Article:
Wrestling News

“He Is Never Going To Be As Good As His Dad” – Arn Anderson On The Excuse Of Why Curtis Axel Didn’t Make It In WWE

Curtis Axel Thumb

‘Double A’ Arn Anderson has enforced the reason as to why Curtis Axel, the son of Mr. Perfect Curt Hennig, did not make it in World Wrestling Entertainment.

When the real life Joseph Hennig made his WWE debut in 2010 as Michael McGuillicutty, smart fans worldwide immediately knew that the star was the offspring of the late, great Mr. Perfect. However, a run with Nexus and time in NXT didn’t yield the results Hennig or fans required and in 2013 the star was repackaged.

Though he wasn’t called Hennig, Curtis Axel – a variation of his father’s first name and his grandfathers nickname – used a version of his father’s iconic theme tune and utilised an adapted method of the famous Perfect Plex. Making an almost immediate splash, Axel looked destined for greatness when he defeated Triple H via knockout and secured back-to-back victories over WWE Champion, John Cena.

On June 16, 2013, just one month after his re-debut, Axel looked unstoppable under the tutelage of Paul Heyman when he picked up where his father’s WWF career left off and captured the WWE Intercontinental Championship from The Miz and Wade Barrett at Payback. The only place from here was…well, down actually.

Instead of rising through the ranks and reaching the main event position which his father flirted with, Hennig was demoted to tag team competition with fellow Paul Heyman guy, Ryback, after dropping the Intercontinental Championship to Big E. From there, it was a steady freefall through the ranks which took in pitstops as a member of the doomed Social Outcasts and the creation of the forgettable, AxelMania.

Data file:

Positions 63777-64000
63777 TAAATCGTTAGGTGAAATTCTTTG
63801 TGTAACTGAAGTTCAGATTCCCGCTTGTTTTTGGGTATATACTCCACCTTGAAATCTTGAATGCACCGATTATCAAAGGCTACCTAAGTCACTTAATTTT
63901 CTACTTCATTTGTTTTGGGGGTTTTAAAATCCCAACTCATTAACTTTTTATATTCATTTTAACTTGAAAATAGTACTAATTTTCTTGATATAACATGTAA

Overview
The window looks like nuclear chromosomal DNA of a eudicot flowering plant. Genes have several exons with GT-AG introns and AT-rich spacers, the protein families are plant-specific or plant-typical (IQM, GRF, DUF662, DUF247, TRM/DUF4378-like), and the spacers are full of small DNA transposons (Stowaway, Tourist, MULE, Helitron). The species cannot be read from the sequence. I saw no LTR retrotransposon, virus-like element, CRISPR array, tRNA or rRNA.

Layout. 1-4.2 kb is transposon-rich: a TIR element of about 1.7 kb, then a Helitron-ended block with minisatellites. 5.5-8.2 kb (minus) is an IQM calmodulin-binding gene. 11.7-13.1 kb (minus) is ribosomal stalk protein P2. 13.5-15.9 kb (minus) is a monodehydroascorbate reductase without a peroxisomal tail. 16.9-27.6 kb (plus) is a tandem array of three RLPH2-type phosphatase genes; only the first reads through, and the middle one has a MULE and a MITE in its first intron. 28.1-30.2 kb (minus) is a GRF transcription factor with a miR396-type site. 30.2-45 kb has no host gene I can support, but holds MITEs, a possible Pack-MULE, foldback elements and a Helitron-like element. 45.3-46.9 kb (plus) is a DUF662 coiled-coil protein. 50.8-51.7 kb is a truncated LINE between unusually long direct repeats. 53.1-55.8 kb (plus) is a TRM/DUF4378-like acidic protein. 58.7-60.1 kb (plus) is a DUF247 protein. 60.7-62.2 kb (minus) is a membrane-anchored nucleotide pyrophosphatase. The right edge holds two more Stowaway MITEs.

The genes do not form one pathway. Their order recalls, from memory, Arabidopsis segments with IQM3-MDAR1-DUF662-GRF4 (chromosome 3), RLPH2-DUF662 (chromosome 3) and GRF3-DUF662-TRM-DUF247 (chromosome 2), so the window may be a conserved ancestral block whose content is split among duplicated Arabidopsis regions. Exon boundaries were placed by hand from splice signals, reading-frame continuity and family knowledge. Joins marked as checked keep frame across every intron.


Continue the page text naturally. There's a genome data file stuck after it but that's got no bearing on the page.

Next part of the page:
Now, former WWE Producer, Arn Anderson, has taken to his ARN podcast to detail why Hennig didn’t live up to expectations in the company, putting it down to the fact that the promotion all but ignored his immediate link to Mr. Perfect:

“Well, that kid could work. Under any circumstances, he could work. Now, what sounds bigger to you? Joe Hennig or Curtis Axel? Why not let a guy, and that’s the problem with second-generation wrestlers. When you have a dad or a grandad, for that matter and you are third-generation, they have all achieved great things in this business. Why not build on that? Day one, walking out of the gate, this is Joe Hennig, son of Mr. Perfect, and that’s who he is. Day one. You don’t want to tell people he is somebody else with a different name and that whole flimsy excuse that well, he is never going to be as good as his dad, so it’s going to hurt him. Bulls**t.

Let’s say my dad is John Wayne, and I’m in a cowboy movie, and let’s see how I do. We’re going to have a lot more jumpstart, more interest. That was one of the mistakes because the guy had talent, and he just did, but when you start him as someone else, you are always digging a hole. You let Heyman manage him for what had to be a very short time, right? It’s almost like, in the audience’s mind, ‘Well, Heyman gave up on the guy, the guy must not have all the things that it looks like he had. But the guy was very talented, and you have to bring him in; when you have new talent, you have to bring them in and introduce them as stars. If the company doesn’t look at them as stars, the audience is not going to look at them as stars. I think that was the biggest mistake that was made with Joe.”

During his last years with the company, things arguably got worse for the former WWE Intercontinental Champion when Axel was placed with Bo Dallas in The B-Team and The Miztourage, a role so far below his capabilities it was frustrating to see how far he’d fallen.

Curtis Axel was released from his WWE contract on April 30, 2020, as part of the company wide COVID-necessitated talent exodus which saw the likes of Rusev, The Revival and many more depart the company.

Credit for the interview: The ARN Podcast

h/t for the transcription: Sportskeeda